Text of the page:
The O & M budget is what funds DoD health care, including TRICARE. Obviously, an $11 billion cut would be major and you can expect DoD to use that as an excuse to get Congress to pass DoDs proposals that failed last year, including large increases in TRICARE enrollment fees and co-pays, including for the first time ever, enrollment fees for TRICARE for Life. TREA continues to fight those increases but you need to be aware of what is likely to happen in the next few weeks.
Panetta: Fiscal Crisis Poses Biggest Immediate Threat to DOD
By Karen Parrish
American Forces Press Service
WASHINGTON, Jan. 10, 2013 The perfect storm of budget uncertainty howling around his department is the biggest immediate threat facing the U.S. military, Defense Secretary Leon E. Panetta told reporters here today.
Panetta and Army Gen. Martin E. Dempsey, chairman of the Joint Chiefs of Staff, stressed during a regular Pentagon press conference that unless Congress acts, the nations military readiness will be compromised.
The United States has a number of adversaries around the world, Panetta said, but the most immediate threat to our ability to achieve our mission is fiscal uncertainty: not knowing what our budget will be; not knowing if our budget will be drastically cut; and not knowing whether the strategy that we put in place can survive.
Panetta emphasized that DOD is doing its part by implementing over the next decade the $487 billion spending reduction set by Congress. We designed a strategy; we know what the elements of that strategy are; we built a budget based on that, and we achieved our savings by virtue of that strategy, he said.
But the additional half-trillion-dollar meat-axe cuts sequester would trigger still loom less than 50 days away, the secretary noted.
While we appreciate that both parties came together to delay sequester, the unfortunate thing is sequester itself, and the sequester threat, [was] not removed, Panetta said. And the prospect is undermining our ability to responsibly manage this department.
Two other fiscal crises are meanwhile converging on the nations forces, he added:
– Because Congress didnt approve an appropriations act for fiscal 2013, DOD has been operating under a continuing resolution and will do so at least through March 27. The continuing resolution funds operations at fiscal 2012 levels, instead of the higher proposed fiscal 2013 levels Pentagon officials had anticipated.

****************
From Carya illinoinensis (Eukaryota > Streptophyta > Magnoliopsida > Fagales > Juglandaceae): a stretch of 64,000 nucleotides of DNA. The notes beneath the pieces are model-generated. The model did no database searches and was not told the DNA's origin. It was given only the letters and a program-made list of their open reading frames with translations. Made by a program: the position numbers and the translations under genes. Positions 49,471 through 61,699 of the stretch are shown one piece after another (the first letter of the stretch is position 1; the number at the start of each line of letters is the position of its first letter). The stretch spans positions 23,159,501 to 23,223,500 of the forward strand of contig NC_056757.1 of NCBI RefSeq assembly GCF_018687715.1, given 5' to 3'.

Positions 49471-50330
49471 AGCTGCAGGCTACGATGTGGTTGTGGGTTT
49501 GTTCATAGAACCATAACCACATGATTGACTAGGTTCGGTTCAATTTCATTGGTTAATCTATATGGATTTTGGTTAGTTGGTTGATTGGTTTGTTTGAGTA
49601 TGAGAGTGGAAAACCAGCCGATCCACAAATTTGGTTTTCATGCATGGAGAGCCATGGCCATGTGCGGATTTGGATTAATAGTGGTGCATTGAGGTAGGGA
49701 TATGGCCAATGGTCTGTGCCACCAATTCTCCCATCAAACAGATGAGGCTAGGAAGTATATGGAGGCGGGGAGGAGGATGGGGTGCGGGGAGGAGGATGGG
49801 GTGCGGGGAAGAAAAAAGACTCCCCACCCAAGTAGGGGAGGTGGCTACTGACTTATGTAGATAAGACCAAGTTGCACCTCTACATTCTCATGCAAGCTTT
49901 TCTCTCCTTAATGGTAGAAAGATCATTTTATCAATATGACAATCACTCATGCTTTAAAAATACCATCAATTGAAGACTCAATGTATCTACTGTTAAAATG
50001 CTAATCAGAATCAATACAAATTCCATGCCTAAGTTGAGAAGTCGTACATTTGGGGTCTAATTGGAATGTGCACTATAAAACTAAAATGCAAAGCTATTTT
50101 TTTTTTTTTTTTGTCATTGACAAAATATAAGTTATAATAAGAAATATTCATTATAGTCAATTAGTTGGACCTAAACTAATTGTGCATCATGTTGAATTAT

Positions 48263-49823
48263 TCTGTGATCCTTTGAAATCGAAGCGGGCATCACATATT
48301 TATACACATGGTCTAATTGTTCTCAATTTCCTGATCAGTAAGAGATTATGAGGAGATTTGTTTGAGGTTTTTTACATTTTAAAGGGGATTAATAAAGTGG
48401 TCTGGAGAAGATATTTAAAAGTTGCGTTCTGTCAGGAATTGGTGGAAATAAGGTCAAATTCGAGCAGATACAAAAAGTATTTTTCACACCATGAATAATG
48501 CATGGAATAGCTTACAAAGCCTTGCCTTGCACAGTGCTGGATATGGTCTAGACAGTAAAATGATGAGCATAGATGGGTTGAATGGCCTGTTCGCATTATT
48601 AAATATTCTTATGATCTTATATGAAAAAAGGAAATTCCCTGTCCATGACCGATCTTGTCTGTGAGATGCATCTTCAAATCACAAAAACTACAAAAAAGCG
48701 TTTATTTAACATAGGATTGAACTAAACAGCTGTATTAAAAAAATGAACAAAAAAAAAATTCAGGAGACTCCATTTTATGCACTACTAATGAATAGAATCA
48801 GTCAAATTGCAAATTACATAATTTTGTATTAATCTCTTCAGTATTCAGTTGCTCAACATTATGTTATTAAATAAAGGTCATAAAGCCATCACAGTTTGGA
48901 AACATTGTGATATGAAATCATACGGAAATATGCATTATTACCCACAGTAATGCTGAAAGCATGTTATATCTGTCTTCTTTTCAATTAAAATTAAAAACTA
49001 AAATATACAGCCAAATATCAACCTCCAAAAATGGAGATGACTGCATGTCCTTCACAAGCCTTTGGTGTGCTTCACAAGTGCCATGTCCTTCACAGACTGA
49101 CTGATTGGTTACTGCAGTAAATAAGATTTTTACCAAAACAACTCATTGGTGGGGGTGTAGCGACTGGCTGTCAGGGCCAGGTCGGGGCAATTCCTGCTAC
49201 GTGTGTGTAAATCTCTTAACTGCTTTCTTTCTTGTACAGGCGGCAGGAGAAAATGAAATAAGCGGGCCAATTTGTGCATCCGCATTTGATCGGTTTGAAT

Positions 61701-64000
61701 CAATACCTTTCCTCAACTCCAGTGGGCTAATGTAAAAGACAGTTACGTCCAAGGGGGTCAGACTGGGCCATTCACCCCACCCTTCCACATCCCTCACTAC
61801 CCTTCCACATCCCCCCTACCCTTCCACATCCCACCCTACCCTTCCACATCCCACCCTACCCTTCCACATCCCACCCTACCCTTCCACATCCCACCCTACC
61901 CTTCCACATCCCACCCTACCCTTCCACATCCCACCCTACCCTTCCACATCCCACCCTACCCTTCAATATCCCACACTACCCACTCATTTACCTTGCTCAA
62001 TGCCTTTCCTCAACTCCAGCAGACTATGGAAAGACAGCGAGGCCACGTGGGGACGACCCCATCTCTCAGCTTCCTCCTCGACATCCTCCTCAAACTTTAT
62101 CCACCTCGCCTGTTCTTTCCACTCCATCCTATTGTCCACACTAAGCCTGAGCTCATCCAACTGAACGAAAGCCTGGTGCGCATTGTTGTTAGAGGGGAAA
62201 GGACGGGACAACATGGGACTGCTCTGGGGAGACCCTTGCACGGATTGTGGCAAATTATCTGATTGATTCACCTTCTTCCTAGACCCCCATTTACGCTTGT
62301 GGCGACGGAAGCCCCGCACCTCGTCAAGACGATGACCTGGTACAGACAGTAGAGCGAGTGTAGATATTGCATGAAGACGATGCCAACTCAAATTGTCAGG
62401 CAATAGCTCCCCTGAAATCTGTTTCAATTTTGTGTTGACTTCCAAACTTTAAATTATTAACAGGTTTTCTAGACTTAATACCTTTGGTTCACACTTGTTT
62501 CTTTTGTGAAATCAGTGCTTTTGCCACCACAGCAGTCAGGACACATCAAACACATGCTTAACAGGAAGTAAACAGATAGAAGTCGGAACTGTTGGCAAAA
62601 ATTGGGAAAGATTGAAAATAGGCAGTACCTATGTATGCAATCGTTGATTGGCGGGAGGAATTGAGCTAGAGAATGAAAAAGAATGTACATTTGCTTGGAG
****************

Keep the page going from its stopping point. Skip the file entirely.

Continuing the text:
– The debt-ceiling crisis, Panetta said, could create even further turmoil that could impact on our budget and our economy.
Looking at all three factors, the secretary said simply, We have no idea what the hell is going to happen. But DOD leaders do know that the worst-case scenario would mean serious harm to military readiness, he said.
Panetta noted defense strategy places the highest priority on operations and maintenance funding as the key to a ready force. He described the triple threat facing those funds:
– If Congress fails to pass an appropriations bill for fiscal 2013 and instead extends the continuing resolution through the fiscal year, overall operating accounts would decrease by about 5 percent about $11 billion that would come out of [operations and maintenance funds].
– If sequester occurs, We would have to cut, in this fiscal year, another 9 percent, almost $18 billion from these operating accounts as well.
– To protect funding for the war in Afghanistan from required cuts, We would again have to cut another 5 percent, another $11 billion, from readiness money available in the active-duty base budget, and more for the Army and the Marine Corps.
Panetta summed up: Were looking at a 19 to 20 percent reduction in the base budget operating dollars for active units, including a cut of what looks like almost 30 percent for the Army.
The secretary said practical results of these cuts would be less training for units not imminently deploying to Afghanistan; less shipboard training for all but the highest priority missions; less pilot training and fewer flight hours; curtailed ship maintenance and disruption to research and weapons modernization programs.